Monthly Archives: November 2014

Civil Rights

What happened in Ferguson was not civil and it was not right. What happened in Ferguson was the collapse of civil order and a cascade into chaos. It’s cause was both simple and serious. it was all around “disrespect”. The black community (for the most part) feels disrespected. A civil society is based on respect. I respect you. You respect me. When that simple rule is broken, civility is broken. Standing up in the classroom when the teacher walks in, taking off your hat in the elevator or giving up your seat for a woman on the city bus, or GIs watching their language when “there’s a lady present,” were unwritten rules of civility of an era bygone. We used to say “yes Ma’am” and “yes Sir.” But even in the “good ‘ole days” it was not always so.

The Civil Rights Movement demanded that the politeness of a genteel society went both ways across a racial divide. Jim Crow disrespected a whole race of people. Changing that was not easy. Fairness said it was not only the black man who should say “Yes, sir” to the policeman, but the policeman should also address every black man as “Sir.” The Civil Rights movement demanded equality, justice, and respect. Today, disrespect rules.

Disrespect coats everything with a filthy film, like the soot from an old smoke stack of a Pennsylvania steel mill. It’s in the music, on the street, and in the air. It was center stage in Ferguson where, if we paid close attention, we might all get a good look ourselves and at the New America. In Ferguson there was no respect for the law, for the police, for private property, for authority, for the Grand Jury, and as it turned out no respect for life. Police have forgotten that they are “Civil Servants.”

Being “disrespected” on a daily basis is what many black people experience every day. Feeling disrespected is as painful as a slave owner’s whip. Most black people have just quietly endured the indignities. There is also the indignity of financial poverty and the poverty that comes from the lack of self-respect. To disrespect someone is to devalue them, to deny their worth, and disavow them. The pain and shame caused by such a disrespect can inflict an almost irreparable damage to the soul of a person or a whole community. Resentment can slowly build in such a wounded spirit until it erupts in ways that can be anything from suicidal to incendiary.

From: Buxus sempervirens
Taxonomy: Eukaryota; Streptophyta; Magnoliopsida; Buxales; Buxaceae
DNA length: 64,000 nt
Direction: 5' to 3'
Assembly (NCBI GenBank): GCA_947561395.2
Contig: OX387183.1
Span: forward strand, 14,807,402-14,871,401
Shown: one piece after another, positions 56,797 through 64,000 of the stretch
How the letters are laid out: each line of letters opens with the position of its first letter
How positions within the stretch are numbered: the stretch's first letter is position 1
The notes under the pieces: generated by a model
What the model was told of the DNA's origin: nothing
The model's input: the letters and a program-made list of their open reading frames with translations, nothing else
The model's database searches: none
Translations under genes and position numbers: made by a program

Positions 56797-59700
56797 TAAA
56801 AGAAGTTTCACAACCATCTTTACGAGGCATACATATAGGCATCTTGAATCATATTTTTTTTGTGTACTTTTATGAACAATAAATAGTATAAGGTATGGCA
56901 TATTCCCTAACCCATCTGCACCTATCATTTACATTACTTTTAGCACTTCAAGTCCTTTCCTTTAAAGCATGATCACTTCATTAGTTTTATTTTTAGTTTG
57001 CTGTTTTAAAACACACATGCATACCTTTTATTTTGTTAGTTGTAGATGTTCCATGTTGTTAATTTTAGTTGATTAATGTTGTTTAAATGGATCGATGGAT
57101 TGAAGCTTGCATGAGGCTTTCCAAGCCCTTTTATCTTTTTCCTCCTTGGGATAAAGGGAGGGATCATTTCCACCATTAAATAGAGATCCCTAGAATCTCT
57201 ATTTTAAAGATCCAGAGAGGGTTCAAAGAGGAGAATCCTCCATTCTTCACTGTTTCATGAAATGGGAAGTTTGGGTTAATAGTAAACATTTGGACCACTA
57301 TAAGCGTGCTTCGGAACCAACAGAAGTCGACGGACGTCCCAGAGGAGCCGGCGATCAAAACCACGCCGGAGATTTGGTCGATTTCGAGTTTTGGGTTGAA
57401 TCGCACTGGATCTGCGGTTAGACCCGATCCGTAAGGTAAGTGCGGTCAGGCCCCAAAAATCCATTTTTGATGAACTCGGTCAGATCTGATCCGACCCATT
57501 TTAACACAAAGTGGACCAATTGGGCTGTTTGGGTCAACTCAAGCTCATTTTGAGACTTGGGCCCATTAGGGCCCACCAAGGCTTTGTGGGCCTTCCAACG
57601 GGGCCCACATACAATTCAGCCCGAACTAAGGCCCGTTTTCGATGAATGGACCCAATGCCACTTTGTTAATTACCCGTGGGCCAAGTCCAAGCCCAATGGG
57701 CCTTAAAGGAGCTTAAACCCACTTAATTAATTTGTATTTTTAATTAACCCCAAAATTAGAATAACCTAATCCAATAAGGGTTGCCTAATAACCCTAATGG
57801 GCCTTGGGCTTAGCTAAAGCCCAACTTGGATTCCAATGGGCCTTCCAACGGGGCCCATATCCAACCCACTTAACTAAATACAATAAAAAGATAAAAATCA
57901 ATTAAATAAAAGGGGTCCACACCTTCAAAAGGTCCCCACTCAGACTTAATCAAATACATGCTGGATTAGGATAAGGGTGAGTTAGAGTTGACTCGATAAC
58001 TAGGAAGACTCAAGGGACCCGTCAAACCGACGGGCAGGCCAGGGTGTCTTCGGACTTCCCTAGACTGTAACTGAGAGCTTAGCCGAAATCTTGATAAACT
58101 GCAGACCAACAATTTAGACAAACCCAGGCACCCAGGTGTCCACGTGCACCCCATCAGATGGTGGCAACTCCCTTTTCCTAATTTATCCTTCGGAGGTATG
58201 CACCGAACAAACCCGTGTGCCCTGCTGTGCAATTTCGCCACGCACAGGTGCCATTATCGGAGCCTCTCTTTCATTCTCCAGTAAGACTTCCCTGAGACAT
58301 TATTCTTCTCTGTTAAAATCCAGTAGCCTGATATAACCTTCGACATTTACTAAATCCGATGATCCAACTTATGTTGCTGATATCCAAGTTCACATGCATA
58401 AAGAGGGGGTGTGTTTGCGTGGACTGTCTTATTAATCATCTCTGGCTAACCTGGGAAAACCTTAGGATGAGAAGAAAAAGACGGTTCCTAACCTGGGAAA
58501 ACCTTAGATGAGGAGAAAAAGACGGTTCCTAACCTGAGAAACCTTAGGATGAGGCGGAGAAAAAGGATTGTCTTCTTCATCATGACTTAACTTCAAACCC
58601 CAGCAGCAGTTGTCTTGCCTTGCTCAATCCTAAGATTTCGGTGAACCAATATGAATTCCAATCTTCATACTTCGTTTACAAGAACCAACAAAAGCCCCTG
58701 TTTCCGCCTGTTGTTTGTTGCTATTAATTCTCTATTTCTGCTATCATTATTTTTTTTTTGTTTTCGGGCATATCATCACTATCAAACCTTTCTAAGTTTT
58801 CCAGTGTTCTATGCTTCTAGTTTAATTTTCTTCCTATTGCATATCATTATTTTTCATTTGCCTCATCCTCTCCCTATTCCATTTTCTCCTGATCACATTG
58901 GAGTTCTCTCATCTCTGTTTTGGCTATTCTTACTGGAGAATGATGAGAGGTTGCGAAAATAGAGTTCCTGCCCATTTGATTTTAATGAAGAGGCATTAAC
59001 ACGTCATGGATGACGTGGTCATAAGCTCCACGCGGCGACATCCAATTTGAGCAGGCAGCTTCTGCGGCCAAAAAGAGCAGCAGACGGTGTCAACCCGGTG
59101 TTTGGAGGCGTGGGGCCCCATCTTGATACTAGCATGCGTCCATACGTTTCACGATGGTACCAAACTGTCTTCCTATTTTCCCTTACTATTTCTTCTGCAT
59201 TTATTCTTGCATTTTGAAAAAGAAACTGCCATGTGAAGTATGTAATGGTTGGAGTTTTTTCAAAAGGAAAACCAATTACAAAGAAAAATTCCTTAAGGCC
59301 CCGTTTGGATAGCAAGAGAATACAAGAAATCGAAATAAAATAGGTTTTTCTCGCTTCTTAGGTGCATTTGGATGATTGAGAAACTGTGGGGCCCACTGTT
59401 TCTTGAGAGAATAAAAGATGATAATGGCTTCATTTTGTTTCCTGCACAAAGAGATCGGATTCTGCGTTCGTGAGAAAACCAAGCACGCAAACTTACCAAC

A perceived injustice often leads to a remedy that creates another injustice. That is why one war’s end is just the beginning of the next war. One disrespect leads to another, and to another, and to another, into a cascade of chaos. In Ferguson there was enough disrespect to go around. There every law of God was broken. All Ten Commandments were smashed before the first plate glass window was shattered. There was disrespect for property, authority, for parents, truth and life itself.

Disrespect begins with disrespect for God. A reverence for God keeps us from breaking into our neighbor’s house or business to steal his “stuff.” Disrespect for God is the first cataract in the descending cascade which always ends in calamity and chaos. Other cataracts are immorality, infidelity, idolatry, and cynicism (each breaking God’s plate glass windows).

Educators, politicians, and police forces are just some of “all the King’s horses, and all the King’s men” who are trying to put Humpty Dumpty back together again. They can’t. Our leaders are talking about change and managing bad behavior. They will try everything from smoke grenades, and greenbacks, to hand-outs and hand-ups. Without God things will only get worse.

Reverence is the fountain of respect. Remove the first commandment and the Temple of Trust becomes a flimsy house of cards. It will collapse. Remove the first commandment and you will spend a fortune trying to enforce the remaining nine (thou shalt not steal, thou shalt not lie, etc). Where there is no fear of God (reverence) there is a lot to be afraid of. Where there is reverence for God there is good. From reverence flows respect, and from that, not only a reason to be civil, but also to do what’s right. –Ingimar DeRidder